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The 2002 French presidential election consisted of a first round election on 21 April 2002, and a runoff election between the top two candidates (Jacques Chirac and Jean-Marie Le Pen) on 5 May 2002. This presidential contest attracted a greater than usual amount of international attention because of far-right candidate Le Pen's unexpected appearance in the runoff election.

2002 French presidential election

← 1995 21 April 2002 (first round)
5 May 2002 (second round)
2007 →
  Jacques Chirac 2 (cropped).jpg Jeanmarielepen-profile-harounaaron (cropped 2).jpg
Nominee Jacques Chirac Jean-Marie Le Pen
Party RPR FN
Popular vote 25,537,956 5,525,032
Percentage 82.2% 17.8%

Présidentielles 2002 1er tour (English Wiki colors).svg
Map of first-round results by department; Chirac won every department in the second round.
  Jacques Chirac
  Jean-Marie Le Pen
  Lionel Jospin
  Christiane Taubira

President before election

Jacques Chirac

Elected President

Jacques Chirac

Chirac ran for a second term, emphasising a strong economy (mostly unaffected by downturns in Germany and the USA). It was widely expected that Chirac and Lionel Jospin, the prime minister and candidate for the Socialist Party, would be the most popular candidates in the first round, and would thus go on to face each other in the runoff. However, Jospin unexpectedly finished in third place behind Le Pen. Journalists and politicians then claimed that polls had failed to predict Le Pen's second-place finish in the general election, though his strong stance could be seen in the week prior to the election. This led to serious discussions about polling techniques and the climate of French politics.

Although Le Pen's political party National Front described itself as mainstream conservative, non-partisan observers largely agreed in defining it as a far right or ultra-nationalist party. As a protest, almost all French political parties called for their supporters to vote against Le Pen, most notably the Socialists who were traditionally billed as the archrivals to Chirac's party. Chirac thus went on to win the biggest landslide in a French presidential election (greater even than that of Louis-Napoleon Bonaparte in 1848, the first by direct ballot), winning over 82% of the vote.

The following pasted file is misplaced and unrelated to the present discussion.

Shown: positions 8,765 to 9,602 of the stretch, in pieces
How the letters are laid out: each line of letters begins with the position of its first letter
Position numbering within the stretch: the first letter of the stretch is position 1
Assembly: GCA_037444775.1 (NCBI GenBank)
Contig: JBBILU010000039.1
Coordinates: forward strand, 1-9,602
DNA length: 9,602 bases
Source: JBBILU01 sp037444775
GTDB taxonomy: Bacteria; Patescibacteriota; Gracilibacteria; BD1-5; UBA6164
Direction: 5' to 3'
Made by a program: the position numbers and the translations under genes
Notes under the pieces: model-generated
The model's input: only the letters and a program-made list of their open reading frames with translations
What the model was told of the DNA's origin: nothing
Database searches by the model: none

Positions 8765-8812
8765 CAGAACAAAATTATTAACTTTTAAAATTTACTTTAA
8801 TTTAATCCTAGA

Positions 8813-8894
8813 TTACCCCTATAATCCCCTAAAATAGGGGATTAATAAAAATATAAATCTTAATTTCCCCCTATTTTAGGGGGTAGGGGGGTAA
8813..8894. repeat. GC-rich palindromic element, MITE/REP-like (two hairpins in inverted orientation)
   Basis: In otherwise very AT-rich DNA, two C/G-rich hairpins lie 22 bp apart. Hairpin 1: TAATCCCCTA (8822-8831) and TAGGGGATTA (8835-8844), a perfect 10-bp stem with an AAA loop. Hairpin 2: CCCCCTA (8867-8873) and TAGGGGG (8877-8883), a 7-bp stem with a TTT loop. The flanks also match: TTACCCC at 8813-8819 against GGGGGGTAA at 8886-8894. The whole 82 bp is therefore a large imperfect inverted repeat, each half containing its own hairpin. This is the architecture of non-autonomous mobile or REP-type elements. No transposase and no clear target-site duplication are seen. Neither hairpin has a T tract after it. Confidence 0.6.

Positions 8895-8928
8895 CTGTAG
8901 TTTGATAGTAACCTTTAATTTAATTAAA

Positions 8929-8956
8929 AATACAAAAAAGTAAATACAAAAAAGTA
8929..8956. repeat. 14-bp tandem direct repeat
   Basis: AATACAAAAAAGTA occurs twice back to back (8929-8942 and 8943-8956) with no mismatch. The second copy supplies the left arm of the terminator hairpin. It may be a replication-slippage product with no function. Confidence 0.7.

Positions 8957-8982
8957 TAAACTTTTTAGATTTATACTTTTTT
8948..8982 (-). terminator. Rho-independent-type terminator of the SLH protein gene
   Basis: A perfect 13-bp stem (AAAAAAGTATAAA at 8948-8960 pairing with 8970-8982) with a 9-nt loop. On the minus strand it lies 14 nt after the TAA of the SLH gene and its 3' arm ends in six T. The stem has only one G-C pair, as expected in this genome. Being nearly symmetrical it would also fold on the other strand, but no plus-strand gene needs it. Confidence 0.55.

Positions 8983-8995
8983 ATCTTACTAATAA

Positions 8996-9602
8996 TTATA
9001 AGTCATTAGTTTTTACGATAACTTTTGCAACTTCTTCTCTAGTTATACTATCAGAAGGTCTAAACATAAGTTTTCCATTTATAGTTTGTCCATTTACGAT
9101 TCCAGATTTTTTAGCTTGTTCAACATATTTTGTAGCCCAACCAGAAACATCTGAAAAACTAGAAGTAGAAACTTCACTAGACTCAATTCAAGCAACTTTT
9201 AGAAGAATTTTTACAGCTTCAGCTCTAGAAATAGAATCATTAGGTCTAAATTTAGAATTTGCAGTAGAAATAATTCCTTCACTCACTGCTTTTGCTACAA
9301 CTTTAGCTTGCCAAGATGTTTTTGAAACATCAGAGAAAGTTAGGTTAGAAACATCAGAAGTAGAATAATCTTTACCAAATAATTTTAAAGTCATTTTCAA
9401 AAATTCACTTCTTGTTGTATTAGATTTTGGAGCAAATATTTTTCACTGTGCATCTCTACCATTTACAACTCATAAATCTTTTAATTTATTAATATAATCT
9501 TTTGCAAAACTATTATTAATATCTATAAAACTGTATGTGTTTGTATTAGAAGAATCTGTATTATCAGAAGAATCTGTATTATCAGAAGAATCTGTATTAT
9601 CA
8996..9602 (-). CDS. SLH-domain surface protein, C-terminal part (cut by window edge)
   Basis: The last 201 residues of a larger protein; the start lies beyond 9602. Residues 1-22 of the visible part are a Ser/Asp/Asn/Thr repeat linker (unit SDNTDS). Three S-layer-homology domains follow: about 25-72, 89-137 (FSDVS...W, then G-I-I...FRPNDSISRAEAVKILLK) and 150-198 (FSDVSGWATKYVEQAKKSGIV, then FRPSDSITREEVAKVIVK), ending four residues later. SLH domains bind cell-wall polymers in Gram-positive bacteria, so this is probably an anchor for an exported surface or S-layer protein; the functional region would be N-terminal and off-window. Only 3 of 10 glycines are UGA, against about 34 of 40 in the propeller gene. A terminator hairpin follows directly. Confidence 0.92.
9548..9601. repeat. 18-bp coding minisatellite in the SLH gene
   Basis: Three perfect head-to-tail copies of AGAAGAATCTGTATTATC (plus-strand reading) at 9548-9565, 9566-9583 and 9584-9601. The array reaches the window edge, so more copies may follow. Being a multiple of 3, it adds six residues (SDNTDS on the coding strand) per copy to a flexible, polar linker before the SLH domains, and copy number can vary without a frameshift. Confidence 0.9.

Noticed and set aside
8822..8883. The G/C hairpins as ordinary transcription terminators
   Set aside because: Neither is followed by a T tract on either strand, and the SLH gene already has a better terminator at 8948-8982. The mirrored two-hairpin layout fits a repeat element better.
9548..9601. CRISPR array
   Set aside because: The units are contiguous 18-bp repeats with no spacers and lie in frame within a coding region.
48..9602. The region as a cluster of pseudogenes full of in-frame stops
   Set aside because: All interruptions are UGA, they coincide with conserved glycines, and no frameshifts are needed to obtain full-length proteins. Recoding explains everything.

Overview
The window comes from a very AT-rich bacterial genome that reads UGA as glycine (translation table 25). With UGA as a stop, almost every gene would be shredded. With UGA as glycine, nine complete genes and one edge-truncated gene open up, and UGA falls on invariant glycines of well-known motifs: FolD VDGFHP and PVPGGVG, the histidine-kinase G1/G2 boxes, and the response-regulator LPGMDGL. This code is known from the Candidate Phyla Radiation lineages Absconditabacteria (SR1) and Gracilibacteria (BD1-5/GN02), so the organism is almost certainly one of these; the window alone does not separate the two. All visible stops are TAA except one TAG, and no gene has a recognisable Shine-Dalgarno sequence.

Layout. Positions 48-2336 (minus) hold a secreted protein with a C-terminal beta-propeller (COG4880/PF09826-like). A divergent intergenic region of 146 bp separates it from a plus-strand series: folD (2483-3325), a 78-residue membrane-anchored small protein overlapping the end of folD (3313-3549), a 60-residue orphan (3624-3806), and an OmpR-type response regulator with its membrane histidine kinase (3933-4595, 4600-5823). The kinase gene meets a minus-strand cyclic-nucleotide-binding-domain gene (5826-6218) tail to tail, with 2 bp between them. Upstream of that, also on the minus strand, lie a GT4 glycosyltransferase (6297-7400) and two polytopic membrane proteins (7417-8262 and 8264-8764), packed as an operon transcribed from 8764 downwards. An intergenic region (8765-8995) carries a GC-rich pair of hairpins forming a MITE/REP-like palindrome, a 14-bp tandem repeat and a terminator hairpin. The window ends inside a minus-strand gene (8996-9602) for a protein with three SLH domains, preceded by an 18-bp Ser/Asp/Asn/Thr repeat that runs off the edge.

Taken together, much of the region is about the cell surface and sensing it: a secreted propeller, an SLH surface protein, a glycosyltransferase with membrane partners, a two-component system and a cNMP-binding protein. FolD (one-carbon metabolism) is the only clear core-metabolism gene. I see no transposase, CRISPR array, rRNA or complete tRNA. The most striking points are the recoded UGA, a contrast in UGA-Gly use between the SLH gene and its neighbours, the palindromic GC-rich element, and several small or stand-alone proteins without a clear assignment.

The National Front would not appear again in the second round of the French presidential election until 2017.



e • d Summary of the 21 April and 5 May 2002 French presidential election results
Candidates Parties 1st round 2nd round
Votes % Votes %
Jacques Chirac Rally for the Republic RPR 5,665,855 19.88% 25,537,956 82.21%
Jean-Marie Le Pen National Front FN 4,804,713 16.86% 5,525,032 17.79%
Lionel Jospin Socialist Party PS 4,610,113 16.18%
François Bayrou Union for French Democracy UDF 1,949,170 6.84%
Arlette Laguiller Workers' Struggle LO 1,630,045 5.72%
Jean-Pierre Chevènement Citizens' Movement MDC 1,518,528 5.33%
Noël Mamère The Greens VEC 1,495,724 5.25%
Olivier Besancenot Revolutionary Communist League LCR 1,210,562 4.25%
Jean Saint-Josse Hunting, Fishing, Nature, Traditions CPNT 1,204,689 4.23%
Alain Madelin Liberal Democracy DL 1,113,484 3.91%
Robert Hue French Communist Party PCF 960,480 3.37%
Bruno Mégret National Republican Movement MNR 667,026 2.34%
Christiane Taubira Radical Party of the Left PRG 660,447 2.32%
Corinne Lepage Citizenship, Action, Participation for the 21st Century CAP21 535,837 1.88%
Christine Boutin Forum of Social Republicans FRS 339,112 1.19%
Daniel Gluckstein Workers' Party PT 132,686 0.47%
Total 28,498,471 100% 31,062,988 100%
Valid votes 28,498,471 96.62% 31,062,988 94.61%
Spoilt and null votes 997,262 3.38% 1,769,307 5.39%
Votes cast / turnout 29,495,733 71.60% 32,832,295 79.71%
Abstentions 11,698,956 28.40% 8,358,874 20.29%
Registered voters 41,194,689 41,191,169
Table of results ordered by number of votes received in first round. Official results by Constitutional Council of France.

Source: List of candidates · First round result · Second round result

First roundEdit

By departmentEdit

By regionEdit

Second roundEdit

2nd round map
     Jacques Chirac      Jean-Marie Le Pen

By departmentEdit

By regionEdit

Opinion pollsEdit


The 2002 election was the first for which the President would be elected to a five-year, instead of a seven-year, term.

In the months before the election, the campaign had increasingly focused on questions of law and order, with a particular focus on crimes committed by young people, especially those of foreign origin. Lionel Jospin was, at the time, Prime Minister of France; the Jospin government was criticised for its "softness" on crime by its political opponents. Alarmist reporting on the TF1 and France2 television channel and other media also over